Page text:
All this aside, he is simply not an optimistic individual. It is not in his make-up, and therein lies the problem. Negativity. It seems as though over the past several years, I have been encountered too many people in my life that are of the "glass half empty" variety. It is especially difficult when I am trying hard to keep focus on carving out a new career, or rather an old passion that is turning into a new career.

The yin and yang that is life requires us to accept that which is inevitable; people in our lives come and go. They can energize us or depress us, but it is how we react to it that molds our outlook. I think that what partially fueled my depression in past years was the fact that all too often I paid too much heed to those that swung too far in the direction of that which is dark. It was easy, as misery does indeed love company. There was a certain solace in the fact that others were in an even more screwed up state than I was, which is pretty amazing looking back on it from a distance.

"Its been a bad day.
Please dont take a picture
Its been a bad day.

After going through my illness and transplant experience, you might think that it should be easy to look at life more positively, and on the whole, I do. Coming close to death (twice now, actually) made me understand that truth that I always knew, but never fully realized; life is fleeting. Enjoy your life now. One of my heroes, Joseph Campbell was asked by Bill Moyers, "You mean you are describing the search for the meaning of life?" "No." was Campbell's reply.
"I think that what we're searching for is an experience of being alive."

I think that this is what has allowed me to shift my view of who I am keeping company with these days. I don't deny the existence of the negative elements of my life, as this would be too Pollyana-ish of me. It would also go against the realistic, cynical part of my nature, which helps keep my common sense in tune. I do think though that it is far more important for me to maintain and nurture those friendships that help me keep focused on the energy that is positive, that will drive me towards making what I want to do a reality.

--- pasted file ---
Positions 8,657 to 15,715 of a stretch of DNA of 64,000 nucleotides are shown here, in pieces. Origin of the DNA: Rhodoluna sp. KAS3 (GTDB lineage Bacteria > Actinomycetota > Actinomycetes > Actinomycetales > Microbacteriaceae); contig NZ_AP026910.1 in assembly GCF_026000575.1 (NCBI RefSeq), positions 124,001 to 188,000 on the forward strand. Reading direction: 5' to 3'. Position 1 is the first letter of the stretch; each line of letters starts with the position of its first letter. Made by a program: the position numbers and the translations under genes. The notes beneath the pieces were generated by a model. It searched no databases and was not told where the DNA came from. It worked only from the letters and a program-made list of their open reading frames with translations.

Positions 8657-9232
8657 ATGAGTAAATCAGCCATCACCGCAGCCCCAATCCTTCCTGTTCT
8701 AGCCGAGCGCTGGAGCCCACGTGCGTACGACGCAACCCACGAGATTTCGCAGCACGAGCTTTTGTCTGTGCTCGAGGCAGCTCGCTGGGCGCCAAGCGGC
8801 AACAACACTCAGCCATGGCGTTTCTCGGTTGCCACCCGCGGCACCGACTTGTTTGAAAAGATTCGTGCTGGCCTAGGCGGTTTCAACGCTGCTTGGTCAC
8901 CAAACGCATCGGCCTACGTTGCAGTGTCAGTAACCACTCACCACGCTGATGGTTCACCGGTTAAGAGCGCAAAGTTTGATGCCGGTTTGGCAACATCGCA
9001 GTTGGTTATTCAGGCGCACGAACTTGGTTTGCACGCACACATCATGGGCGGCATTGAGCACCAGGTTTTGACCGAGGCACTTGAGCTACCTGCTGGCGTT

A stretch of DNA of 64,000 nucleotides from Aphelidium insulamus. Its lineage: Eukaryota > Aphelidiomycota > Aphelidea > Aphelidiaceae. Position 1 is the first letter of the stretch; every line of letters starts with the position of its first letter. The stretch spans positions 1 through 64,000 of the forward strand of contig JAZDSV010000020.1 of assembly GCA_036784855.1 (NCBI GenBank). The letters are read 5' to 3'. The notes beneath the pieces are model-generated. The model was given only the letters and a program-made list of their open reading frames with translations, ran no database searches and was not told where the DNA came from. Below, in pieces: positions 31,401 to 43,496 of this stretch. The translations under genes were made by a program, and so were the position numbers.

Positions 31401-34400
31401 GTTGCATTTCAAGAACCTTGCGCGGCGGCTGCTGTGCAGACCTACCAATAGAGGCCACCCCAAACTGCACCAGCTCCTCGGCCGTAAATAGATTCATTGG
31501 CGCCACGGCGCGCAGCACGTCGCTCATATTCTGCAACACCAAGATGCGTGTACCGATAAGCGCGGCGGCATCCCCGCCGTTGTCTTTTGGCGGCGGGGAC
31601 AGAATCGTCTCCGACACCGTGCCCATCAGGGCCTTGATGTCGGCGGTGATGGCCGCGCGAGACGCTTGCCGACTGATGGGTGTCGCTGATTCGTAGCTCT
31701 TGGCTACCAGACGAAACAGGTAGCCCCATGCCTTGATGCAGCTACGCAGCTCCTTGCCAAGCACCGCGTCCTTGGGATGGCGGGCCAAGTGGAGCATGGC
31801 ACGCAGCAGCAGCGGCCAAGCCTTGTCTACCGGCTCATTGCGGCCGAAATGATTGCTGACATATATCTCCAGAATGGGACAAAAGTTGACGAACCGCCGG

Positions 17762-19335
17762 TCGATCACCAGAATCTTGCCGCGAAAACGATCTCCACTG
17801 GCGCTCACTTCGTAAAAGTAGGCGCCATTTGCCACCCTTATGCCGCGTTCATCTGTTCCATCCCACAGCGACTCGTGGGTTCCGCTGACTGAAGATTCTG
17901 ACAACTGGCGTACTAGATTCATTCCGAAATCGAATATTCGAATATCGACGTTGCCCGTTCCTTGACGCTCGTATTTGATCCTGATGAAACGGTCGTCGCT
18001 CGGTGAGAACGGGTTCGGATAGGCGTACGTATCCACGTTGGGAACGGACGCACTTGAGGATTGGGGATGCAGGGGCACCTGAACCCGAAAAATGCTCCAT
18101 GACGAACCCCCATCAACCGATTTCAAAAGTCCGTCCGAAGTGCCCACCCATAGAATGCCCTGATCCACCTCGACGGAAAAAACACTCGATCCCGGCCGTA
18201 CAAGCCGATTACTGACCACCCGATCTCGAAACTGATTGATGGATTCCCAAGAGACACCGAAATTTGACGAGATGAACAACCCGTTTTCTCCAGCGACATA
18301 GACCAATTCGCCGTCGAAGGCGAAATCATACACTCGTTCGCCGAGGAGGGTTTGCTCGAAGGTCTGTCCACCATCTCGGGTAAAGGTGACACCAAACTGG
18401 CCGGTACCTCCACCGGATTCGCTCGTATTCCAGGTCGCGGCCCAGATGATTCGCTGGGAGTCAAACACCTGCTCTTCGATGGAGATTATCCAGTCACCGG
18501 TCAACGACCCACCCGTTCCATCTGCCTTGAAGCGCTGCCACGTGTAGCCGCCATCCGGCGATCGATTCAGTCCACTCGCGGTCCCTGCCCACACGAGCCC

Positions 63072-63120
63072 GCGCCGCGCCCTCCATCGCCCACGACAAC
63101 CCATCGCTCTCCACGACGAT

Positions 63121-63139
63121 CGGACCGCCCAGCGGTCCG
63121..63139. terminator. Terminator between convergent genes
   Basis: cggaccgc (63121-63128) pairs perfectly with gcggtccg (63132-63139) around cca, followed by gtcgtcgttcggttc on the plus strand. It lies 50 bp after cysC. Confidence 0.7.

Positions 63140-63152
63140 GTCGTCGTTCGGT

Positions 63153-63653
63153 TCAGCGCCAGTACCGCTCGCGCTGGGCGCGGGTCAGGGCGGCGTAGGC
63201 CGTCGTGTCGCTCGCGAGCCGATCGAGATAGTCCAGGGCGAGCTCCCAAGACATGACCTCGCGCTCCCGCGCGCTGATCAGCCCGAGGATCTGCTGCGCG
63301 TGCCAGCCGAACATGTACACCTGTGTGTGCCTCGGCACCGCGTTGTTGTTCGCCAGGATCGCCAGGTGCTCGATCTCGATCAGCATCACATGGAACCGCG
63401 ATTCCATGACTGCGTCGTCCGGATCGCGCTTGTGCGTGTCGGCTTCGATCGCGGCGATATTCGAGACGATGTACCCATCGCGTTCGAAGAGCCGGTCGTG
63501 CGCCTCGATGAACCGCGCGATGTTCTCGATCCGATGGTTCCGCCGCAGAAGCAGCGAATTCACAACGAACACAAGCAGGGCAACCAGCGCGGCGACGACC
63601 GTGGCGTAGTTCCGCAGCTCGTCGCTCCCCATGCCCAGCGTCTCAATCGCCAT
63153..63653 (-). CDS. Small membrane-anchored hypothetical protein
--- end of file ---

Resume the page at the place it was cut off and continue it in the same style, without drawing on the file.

"Broadcast me a joyful noise unto the times, lord,
Count your blessings."

Tuesday, February 3, 2009

I feel guilty.

Is it normal for bloggers to feel guilty for not posting as often as they were in the past? It certainly isn't by choice on my part. I just have been so busy over the past two weeks, that every time I sit down to write something, my brain freezes, and I am not really sure what I want to write about. One thing is for sure; I must be hallucinating. I could swear when I sat down in front of the computer the other day, I heard it say to me (in a Jewish mother kind of way), "Nu? You couldn't pick up the keyboard and blog a little? What am I, chopped liver?"

Either I was dreaming when I thought I heard this, or I need to up the meds.

Well, let's see; on the good news front, that friend of mine, the actor who was let go from the improv troop, has just about secured an interview for a professor position at the local community college for early childhood development. I helped edit her teaching philosophy statement, and I'm crossing my fingers for her. Everyone who knows what happened to her was shocked, and I think it is going to hit the fan at that improv team. They need more oversight from the theatre they work out of, and this might be the straw that has broken the camel's back.

However, she has also invited me to help her teach an acting class for adults and another for high school kids. The one for high school kids came out of a discussion we had one day where we both agreed that doing the school play isn't really learning how to act. Most high school kids aren't taught the tools of acting; how to break down a scene, what is an action, what is an objective, how to stay "in the moment." This will be a first for me, but she feels I am ready to go for it.

It is 3:16 in the very early morning here, so I am off to bed.